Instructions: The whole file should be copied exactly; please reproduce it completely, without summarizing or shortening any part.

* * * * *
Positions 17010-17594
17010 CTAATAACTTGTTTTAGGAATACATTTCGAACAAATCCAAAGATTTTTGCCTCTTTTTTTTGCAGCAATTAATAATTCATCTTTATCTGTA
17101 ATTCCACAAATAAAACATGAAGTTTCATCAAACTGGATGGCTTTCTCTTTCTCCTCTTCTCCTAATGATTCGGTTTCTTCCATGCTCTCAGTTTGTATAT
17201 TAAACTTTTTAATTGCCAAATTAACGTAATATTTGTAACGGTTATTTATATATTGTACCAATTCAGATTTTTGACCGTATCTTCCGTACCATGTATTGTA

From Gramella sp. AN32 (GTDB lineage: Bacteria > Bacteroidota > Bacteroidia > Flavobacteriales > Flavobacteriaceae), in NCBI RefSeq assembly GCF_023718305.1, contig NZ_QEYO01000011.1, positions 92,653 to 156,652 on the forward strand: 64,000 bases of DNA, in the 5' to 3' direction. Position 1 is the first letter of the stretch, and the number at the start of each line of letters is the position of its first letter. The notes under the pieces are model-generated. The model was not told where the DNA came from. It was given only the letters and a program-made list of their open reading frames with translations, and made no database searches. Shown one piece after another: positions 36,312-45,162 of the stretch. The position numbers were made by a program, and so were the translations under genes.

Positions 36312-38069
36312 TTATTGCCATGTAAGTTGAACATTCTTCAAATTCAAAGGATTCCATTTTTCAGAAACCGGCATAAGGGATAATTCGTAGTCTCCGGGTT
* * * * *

Positions 17010-17594
17010 CTAATAACTTGTTTTAGGAATACATTTCGAACAAATCCAAAGATTTTTGCCTCTTTTTTTTGCAGCAATTAATAATTCATCTTTATCTGTA
17101 ATTCCACAAATAAAACATGAAGTTTCATCAAACTGGATGGCTTTCTCTTTCTCCTCTTCTCCTAATGATTCGGTTTCTTCCATGCTCTCAGTTTGTATAT
17201 TAAACTTTTTAATTGCCAAATTAACGTAATATTTGTAACGGTTATTTATATATTGTACCAATTCAGATTTTTGACCGTATCTTCCGTACCATGTATTGTA

From Gramella sp. AN32 (GTDB lineage: Bacteria > Bacteroidota > Bacteroidia > Flavobacteriales > Flavobacteriaceae), in NCBI RefSeq assembly GCF_023718305.1, contig NZ_QEYO01000011.1, positions 92,653 to 156,652 on the forward strand: 64,000 bases of DNA, in the 5' to 3' direction. Position 1 is the first letter of the stretch, and the number at the start of each line of letters is the position of its first letter. The notes under the pieces are model-generated. The model was not told where the DNA came from. It was given only the letters and a program-made list of their open reading frames with translations, and made no database searches. Shown one piece after another: positions 36,312-45,162 of the stretch. The position numbers were made by a program, and so were the translations under genes.

Positions 36312-38069
36312 TTATTGCCATGTAAGTTGAACATTCTTCAAATTCAAAGGATTCCATTTTTCAGAAACCGGCATAAGGGATAATTCGTAGTCTCCGGGTT